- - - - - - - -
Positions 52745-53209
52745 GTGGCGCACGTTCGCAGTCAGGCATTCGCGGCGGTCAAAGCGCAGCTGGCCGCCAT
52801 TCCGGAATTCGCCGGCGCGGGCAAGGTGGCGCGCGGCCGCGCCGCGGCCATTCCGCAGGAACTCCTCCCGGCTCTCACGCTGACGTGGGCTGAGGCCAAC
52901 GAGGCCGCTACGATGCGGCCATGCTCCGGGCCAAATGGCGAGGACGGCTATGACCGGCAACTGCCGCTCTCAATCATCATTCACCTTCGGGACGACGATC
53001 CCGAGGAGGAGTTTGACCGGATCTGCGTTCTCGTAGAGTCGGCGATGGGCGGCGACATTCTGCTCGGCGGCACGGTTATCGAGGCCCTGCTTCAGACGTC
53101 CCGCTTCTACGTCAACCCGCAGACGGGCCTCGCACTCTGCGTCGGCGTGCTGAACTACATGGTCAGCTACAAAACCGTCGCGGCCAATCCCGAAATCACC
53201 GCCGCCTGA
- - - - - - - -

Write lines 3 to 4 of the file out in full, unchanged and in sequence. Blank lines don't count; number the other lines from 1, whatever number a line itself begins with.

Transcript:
52801 TCCGGAATTCGCCGGCGCGGGCAAGGTGGCGCGCGGCCGCGCCGCGGCCATTCCGCAGGAACTCCTCCCGGCTCTCACGCTGACGTGGGCTGAGGCCAAC
52901 GAGGCCGCTACGATGCGGCCATGCTCCGGGCCAAATGGCGAGGACGGCTATGACCGGCAACTGCCGCTCTCAATCATCATTCACCTTCGGGACGACGATC